Sean Penrith, The Climate Trust
Weekly Policy and Finance Update – May 22, 2017
I want to talk about flexibility and the true role of offsets in California’s cap and trade program. But, let’s start with the global picture and revisit Paris together. The Agreement. It permitted 195 countries to submit their INDC (Intended Nationally Determined Contribution)—their roadmap—on how each nation would achieve the goal of holding the increase in global average temperatures to below 2°C above pre-industrial levels. This bottom-up approach was designed to give maximum flexibility to countries to achieve this vital target.
The U.S. ranks number two in global emissions. The central plank for the U.S. INDC is the Clean Power Plan (CPP). While the CPP has a doubtful future under the current administration, a central tenet of the CPP is flexibility for regulated existing power plants. CPP offers three “building blocks” that offer the most effective strategies for a plant to choose from in reducing their emissions.
Article 6 of the Paris Agreement includes the ITMO (Internationally Transferred Mitigation Outcome) mechanism. This is shorthand for emission reduction credits and the Article allows nations to create an international market if any Parties so desire, allowing nations to trade reductions units across borders. This makes economic sense. The World Bank’s 2016 Carbon Pricing State & Trends Report pointed out that greater cooperation through carbon trading could reduce the cost of climate change mitigation by 32% by 2030. The ITMO mechanism offers greater flexibility to nations in achieving their emissions target.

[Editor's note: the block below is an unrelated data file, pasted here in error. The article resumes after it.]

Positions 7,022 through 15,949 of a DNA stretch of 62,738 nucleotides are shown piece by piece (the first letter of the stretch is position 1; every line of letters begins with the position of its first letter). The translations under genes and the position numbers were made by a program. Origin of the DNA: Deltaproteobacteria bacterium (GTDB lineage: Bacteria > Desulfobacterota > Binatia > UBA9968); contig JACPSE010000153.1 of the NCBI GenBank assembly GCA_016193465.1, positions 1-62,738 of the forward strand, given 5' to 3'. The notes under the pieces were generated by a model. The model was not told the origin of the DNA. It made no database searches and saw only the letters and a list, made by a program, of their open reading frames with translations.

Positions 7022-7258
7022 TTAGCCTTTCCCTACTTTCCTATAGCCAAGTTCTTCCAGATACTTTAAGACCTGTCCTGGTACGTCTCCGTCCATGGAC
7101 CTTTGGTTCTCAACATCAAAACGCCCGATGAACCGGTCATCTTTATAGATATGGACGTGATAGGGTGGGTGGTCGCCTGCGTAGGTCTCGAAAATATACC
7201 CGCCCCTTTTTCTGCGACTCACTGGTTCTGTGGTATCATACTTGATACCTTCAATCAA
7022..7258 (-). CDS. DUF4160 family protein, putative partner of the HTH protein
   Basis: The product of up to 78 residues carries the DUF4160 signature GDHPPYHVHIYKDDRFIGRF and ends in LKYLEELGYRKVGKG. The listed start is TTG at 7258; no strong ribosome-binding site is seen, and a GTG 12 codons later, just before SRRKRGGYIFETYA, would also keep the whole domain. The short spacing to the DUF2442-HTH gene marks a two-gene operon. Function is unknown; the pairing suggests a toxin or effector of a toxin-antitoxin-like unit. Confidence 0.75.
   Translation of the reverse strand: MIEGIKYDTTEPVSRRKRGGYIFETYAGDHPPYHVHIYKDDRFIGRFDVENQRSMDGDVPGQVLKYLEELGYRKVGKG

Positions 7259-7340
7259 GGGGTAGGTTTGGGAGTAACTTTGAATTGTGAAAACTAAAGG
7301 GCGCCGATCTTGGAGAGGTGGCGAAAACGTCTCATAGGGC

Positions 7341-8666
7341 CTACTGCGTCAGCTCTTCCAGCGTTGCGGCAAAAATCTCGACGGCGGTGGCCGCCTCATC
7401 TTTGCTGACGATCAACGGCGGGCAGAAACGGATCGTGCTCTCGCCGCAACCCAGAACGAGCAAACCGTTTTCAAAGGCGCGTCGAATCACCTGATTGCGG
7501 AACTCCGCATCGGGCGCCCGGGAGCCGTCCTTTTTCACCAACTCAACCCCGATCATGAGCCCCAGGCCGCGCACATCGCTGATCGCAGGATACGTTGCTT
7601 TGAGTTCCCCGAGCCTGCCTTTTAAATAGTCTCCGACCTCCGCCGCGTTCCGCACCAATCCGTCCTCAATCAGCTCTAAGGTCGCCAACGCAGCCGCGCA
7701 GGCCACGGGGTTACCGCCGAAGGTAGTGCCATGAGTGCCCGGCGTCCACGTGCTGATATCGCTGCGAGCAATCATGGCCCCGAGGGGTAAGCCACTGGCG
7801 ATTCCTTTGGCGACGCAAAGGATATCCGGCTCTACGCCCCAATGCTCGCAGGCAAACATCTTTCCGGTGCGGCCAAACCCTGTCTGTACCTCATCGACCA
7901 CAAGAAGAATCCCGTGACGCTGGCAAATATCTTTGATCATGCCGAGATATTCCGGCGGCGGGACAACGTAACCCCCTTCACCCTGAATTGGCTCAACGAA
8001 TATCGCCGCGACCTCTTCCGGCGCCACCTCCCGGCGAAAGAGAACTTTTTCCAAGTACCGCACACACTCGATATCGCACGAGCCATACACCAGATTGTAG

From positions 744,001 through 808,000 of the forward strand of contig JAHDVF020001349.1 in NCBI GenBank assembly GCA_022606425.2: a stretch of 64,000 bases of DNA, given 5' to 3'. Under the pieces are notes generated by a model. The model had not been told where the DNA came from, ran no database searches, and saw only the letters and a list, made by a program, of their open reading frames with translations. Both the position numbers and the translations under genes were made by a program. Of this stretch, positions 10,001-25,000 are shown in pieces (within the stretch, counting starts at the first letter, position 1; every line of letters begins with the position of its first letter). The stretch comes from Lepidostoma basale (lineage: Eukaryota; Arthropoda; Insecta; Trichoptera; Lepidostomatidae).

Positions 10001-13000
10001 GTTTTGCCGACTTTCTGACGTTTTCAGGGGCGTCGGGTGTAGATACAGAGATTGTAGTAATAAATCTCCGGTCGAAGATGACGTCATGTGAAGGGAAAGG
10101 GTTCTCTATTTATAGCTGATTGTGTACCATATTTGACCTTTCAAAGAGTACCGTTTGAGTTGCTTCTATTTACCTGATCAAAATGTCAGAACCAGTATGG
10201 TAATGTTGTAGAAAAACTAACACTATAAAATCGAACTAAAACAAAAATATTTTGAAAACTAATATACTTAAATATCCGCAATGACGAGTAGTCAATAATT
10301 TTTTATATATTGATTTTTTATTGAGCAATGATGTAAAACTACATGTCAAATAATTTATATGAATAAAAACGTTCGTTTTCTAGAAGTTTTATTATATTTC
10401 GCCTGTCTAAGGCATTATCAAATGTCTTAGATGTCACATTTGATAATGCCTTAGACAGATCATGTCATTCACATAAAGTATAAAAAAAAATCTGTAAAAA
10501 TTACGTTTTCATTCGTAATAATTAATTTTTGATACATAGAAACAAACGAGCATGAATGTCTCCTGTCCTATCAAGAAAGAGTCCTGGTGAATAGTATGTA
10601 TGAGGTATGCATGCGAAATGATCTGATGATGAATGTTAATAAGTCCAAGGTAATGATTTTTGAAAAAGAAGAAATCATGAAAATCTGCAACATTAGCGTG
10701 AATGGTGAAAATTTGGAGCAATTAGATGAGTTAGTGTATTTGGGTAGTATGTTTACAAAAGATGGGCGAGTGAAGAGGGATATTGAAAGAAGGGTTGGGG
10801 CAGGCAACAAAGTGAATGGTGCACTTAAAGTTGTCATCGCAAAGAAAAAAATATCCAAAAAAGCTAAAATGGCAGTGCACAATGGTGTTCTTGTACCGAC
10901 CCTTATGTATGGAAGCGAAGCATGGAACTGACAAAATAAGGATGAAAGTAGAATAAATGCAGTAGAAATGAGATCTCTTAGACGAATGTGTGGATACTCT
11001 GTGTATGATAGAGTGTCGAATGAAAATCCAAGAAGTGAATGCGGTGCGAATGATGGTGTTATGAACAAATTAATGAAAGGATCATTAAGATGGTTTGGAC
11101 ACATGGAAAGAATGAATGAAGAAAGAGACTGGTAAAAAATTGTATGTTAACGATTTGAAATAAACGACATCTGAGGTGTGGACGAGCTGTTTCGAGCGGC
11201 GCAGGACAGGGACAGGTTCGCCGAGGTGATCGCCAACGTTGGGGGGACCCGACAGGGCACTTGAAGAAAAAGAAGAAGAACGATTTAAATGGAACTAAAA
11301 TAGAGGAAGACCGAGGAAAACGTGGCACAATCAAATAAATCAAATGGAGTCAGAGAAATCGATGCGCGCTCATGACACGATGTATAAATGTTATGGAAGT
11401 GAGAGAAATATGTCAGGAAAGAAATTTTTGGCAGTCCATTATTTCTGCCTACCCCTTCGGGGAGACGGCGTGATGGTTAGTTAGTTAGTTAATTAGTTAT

The May letter to President Trump, signed by 12 Governors urging the U.S. to remain committed to the Paris Agreement, recognized “Collective action to limit emissions world-wide is critical; without collaboration, climate change will cost the world’s nations several trillion dollars in damages.”
Let’s regroup for a moment. Globally, flexibility, a sense of collaborative community, and managements of costs are the key themes. Now, back to California. The legislature there has seen a number of bills introduced seeking to extend the cap and trade program post-2020. These include SB 775, AB 151, and SB 378. A key driver in this year’s line up is to balance environmental justice concerns around air quality and economic equity with a functioning program that attains the 40% GHG reduction target for the state by 2030 as dictated by SB 32 while maintaining the state’s competitiveness. A tall order for any bill.
The offset program is a target for elimination. Environmental justice (EJ) proponents contend that offsets inhibit on-site reductions at covered facilities and allow those companies to continue polluting in exchange for paying for environmental benefits (offsets) that are occurring elsewhere.